The two 18-year-old men had been schoolmates, police say. After meeting at McDonald’s, they spent two days together, driving around visiting friends. Then a pretend fight escalated into a brutal beating of one of the men, a mentally disabled teenager, in an attack that stirred racial tensions and outrage after being broadcast on a live social-media channel.
How the white suburban teenager ended up beaten by the four black suspects, threatened with a knife and taunted against white people and President-elect Donald Trump is among the puzzles authorities are still trying to piece together after the suspects were charged with hate crimes.
The alleged attackers will make their first court appearance Friday, a day after they were also charged with kidnapping and battery in connection with the attack. The beating was captured on cellphone video by one of the assailants and has since been viewed millions of times on social media.
“This should never have happened,” David Boyd, the victim’s brother-in-law, said at a brief news conference in suburban Chicago. He said the victim was traumatized but doing as well as could be expected.
Neal Strom, a family spokesman, told The Associated Press that the victim has had “profound emotional and physical disabilities throughout his life.” He did not elaborate.
The uproar over the beating has intensified the glare on Chicago after a bloody year of violent crime and protests against Mayor Rahm Emanuel and a police department that has been accused of brutality and hushing-up wrongdoing. The department has also been the subject of a long civil-rights investigation by the Justice Department, which is expected to report its findings soon.
The incident also stirred emotions still raw after a nasty presidential election campaign that split the nation. The case heightened political tensions on social media, with some conservatives suggesting it was linked to the Black Lives Matter movement. Police said there was no indication of any connection.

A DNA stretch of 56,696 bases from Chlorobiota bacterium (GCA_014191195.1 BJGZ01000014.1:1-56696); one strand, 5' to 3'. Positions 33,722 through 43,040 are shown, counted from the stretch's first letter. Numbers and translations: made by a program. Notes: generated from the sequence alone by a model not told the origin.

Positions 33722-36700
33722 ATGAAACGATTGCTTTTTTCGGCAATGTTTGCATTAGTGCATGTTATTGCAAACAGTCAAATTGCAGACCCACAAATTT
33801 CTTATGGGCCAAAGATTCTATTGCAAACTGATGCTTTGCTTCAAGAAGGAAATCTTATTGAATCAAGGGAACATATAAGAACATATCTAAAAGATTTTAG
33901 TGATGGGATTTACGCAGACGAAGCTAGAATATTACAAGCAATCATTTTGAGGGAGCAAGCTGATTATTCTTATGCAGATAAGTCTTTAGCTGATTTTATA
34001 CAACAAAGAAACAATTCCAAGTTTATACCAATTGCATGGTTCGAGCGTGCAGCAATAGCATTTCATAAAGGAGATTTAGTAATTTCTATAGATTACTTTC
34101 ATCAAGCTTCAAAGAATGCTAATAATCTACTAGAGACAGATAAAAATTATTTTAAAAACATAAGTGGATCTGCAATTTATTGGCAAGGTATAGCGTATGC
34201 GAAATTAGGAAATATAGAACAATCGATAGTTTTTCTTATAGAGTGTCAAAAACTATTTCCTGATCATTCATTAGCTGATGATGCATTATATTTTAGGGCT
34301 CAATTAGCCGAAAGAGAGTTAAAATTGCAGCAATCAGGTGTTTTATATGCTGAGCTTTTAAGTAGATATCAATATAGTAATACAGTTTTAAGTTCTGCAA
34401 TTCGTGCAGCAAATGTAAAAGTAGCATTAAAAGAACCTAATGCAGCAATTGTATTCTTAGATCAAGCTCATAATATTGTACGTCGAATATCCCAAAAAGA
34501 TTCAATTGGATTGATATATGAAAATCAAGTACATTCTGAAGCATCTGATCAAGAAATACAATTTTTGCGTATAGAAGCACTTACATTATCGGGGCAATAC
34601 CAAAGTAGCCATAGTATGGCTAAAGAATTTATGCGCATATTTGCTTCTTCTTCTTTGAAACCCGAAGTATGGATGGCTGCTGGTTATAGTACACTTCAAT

The cruelty of the attack and the intense social-media exposure prompted President Barack Obama to respond, calling it “despicable.”
“I take these things very seriously,” he told Chicago’s WBBM-TV on Thursday. But he said the incident does not mean that race relations have gotten worse.
“We see visuals of racial tensions, violence and so forth because of smartphones and the internet and media … a lot of the problems that have been there a long time,” he said.
Chicago police initially said the youth was singled out because he has “special needs,” not because he was white. But authorities later said the charges resulted from both the suspects’ use of racial slurs and their references to the victim’s disability.
Cook County prosecutors identified the suspects as Brittany Covington and Tesfaye Cooper, both of Chicago, and Jordan Hill, of suburban Carpentersville. All are 18. A fourth suspect was identified as Covington’s 24-year-old sister, Tanishia Covington, also of Chicago.
The incident began Dec. 31, when the victim and alleged assailant Jordan Hill met at a suburban McDonald’s, police said.
Hill drove the victim around in a stolen van for a couple of days, ending up at a home in Chicago, where two of the other suspects lived, Detective Commander Kevin Duffin said.
The victim told police that what began as playful fighting escalated. A downstairs neighbor who heard noises threatened to call police. When two of the suspects left and kicked down the neighbor’s door, the victim escaped. A police officer later spotted the bloodied and obviously disoriented man wandering down a street.
Authorities said that the victim had been tied up for four to five hours.
The victim’s parents reported him missing Monday evening, two days after last hearing from him. The police report said that the victim’s mother knew the first name of her son’s friend – Jordan – but wasn’t clear on his last name. The report also noted that the victim “does not like telling his parents who he’s with.”
The parents later received text messages “from persons claiming to be holding him captive,” police said. While investigating the messages, police discovered the video.